To calculate the above current sources, upon the assumption that the contrast of conductivity between the obstacle and the embedding medium is low enough (say, ratios of less than 100 could be handled) and in addition that the primary field does not vary too much in the domain of the obstacle (which means in particular that any exterior source should be not too close to it, that distance being in particular appreciated in terms of the skin depth of the host medium and the dimensions of the obstacle), one comes back to these two issues from the numerical results, the localized nonlinear approximation [Habashy et al., 1993] can be used.
 One has
where 1 is the depolarization tensor (see next) of the obstacle. So, (T) become
Since the dimensions of the obstacle have been hypothesized small enough versus the skin depth of the host medium, carrying out the volume integral is equivalent to taking the value at the center 1 of the obstacle times its volume V1:
Within the above framework, the obstacle simply behaves as an electric dipole which would be set at the center of the (then absent) obstacle. To recapitulate,
The magnetic field scat that is scattered off the obstacle is equivalent to the magnetic field radiated by the dipole 1, so it writes as
where me is the Green magnetic-electric tensor characteristic of the host space, which yields the magnetic field observed at point due to an electric current source taken successively along the three axes of Cartesian coordinates at point . It is the same as well for the electric field scat scattered off the obstacle, which writes as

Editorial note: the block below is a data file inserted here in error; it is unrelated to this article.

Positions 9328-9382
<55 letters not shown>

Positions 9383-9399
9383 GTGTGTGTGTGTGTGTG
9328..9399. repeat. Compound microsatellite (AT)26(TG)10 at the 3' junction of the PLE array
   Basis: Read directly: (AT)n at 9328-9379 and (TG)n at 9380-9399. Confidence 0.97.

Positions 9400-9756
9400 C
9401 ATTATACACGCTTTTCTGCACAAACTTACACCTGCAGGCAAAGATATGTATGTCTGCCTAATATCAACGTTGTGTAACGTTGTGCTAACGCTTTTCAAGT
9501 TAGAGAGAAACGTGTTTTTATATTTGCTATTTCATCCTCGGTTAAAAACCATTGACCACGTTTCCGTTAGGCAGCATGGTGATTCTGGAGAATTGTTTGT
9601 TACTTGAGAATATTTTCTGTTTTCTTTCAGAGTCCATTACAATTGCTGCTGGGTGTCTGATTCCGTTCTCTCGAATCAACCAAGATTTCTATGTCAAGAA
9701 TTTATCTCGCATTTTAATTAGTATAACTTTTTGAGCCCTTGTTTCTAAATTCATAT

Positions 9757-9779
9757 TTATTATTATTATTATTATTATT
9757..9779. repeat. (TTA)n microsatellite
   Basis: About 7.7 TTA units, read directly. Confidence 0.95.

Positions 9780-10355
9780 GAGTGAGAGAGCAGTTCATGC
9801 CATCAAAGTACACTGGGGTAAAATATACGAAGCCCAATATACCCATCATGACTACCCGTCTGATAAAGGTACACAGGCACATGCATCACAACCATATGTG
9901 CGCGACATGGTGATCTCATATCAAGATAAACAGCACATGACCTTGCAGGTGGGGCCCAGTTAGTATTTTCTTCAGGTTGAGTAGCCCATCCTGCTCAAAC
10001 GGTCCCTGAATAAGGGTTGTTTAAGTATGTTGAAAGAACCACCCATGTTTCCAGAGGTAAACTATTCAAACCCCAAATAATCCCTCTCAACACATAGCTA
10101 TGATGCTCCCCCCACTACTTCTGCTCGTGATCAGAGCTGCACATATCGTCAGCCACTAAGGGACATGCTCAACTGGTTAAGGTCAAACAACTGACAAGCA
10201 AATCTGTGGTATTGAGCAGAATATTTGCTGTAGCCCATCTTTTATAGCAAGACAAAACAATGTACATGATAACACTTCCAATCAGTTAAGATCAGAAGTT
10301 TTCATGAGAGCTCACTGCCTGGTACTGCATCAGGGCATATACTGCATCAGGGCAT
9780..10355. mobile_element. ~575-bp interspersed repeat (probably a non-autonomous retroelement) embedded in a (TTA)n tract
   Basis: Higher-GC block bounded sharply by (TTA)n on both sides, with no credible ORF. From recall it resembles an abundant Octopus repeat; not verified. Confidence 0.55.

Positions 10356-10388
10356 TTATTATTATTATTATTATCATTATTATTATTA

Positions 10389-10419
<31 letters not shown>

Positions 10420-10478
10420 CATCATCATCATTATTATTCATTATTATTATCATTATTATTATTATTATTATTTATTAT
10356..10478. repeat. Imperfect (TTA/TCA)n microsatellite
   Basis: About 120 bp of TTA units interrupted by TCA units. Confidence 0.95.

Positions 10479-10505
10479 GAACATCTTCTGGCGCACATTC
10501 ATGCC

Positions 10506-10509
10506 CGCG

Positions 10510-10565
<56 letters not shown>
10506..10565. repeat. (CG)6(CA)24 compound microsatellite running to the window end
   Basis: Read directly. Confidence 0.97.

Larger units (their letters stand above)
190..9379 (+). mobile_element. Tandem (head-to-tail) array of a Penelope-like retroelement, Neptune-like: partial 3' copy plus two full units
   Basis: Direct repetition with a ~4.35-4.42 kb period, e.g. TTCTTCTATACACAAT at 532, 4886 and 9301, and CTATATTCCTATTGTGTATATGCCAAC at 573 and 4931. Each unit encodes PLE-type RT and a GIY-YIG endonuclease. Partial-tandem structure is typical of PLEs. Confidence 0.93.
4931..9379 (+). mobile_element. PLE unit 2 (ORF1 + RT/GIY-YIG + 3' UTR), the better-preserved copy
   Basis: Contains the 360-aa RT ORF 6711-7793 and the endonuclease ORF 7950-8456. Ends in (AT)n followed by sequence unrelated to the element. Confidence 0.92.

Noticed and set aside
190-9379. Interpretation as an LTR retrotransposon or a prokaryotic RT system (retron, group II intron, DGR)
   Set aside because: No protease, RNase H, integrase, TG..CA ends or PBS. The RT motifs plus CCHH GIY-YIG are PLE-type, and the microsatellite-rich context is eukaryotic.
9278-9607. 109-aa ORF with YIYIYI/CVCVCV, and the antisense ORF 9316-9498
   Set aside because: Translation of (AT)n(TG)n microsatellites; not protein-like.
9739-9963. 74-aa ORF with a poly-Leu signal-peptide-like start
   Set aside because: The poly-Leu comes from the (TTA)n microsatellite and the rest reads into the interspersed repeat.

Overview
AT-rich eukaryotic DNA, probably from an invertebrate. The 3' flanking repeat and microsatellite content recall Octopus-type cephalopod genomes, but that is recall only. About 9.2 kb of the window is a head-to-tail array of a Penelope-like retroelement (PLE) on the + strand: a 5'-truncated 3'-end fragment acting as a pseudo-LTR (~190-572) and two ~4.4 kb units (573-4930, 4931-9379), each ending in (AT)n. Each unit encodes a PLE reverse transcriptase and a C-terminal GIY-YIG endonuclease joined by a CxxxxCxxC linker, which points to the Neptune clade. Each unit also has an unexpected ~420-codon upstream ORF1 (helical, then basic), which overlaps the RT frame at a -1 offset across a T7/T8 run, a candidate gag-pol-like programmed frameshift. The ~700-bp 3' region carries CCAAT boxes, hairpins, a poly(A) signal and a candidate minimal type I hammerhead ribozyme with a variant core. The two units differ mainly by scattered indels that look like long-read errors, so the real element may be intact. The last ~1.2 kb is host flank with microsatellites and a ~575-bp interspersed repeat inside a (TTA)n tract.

where is the Green electric-electric tensor characteristic of the host space, which yields the electric field observed at point due to an electric current source taken successively along the three axes of Cartesian coordinates at point .
2.2. Two-Obstacle Case
 To account for the interaction between two (or more) obstacles, one starts from the Lax-Foldy theory as is described, e.g., in the work of Braunisch ; the primary field impinging upon a given obstacle among N ones is equal to the primary field generated by the loop T, plus the sum of the secondary fields radiated by all other N − 1 obstacles, those being themselves equivalent to electric dipoles in our setting as seen in the above. Upon introduction of mscat as the secondary field that is due to the presence of the mth obstacle, one has for the nth obstacle the primary field
 Here, let us focus onto the case of two obstacles only, respectively centered at , , and with conductivity contrasts Δσ1, Δσ2. After combining equations (6) and (12) in the particular case N = 2, it suffices to solve
In the above, ee(, ′) is the Green dyad that yields the electric field at observation point for a point-like electric current source set at source point ′. Thus, the field at the center of the first obstacle (the one at the center of the second obstacle has a similar expression) reads as
where is the identity matrix; 1 accounts for only one part of the interaction, the other part being hidden in 1inc. Equation (14) looks the same as the LNL one (6) in which 1−11 is the new depolarization tensor of the first obstacle, an equivalent expression being found for the second obstacle by substitution of index 2 to index 1.
 As for the impedance variation, it satisfies
If one neglects possible reflections from the interface back onto the obstacle, the expression of the magnetic field scattered by both obstacles is as
 At this stage no hypothesis has yet been enforced upon the Green dyads. For simplicity, one henceforth assumes that they are reduced to the ones of a homogeneous infinite space, i.e.,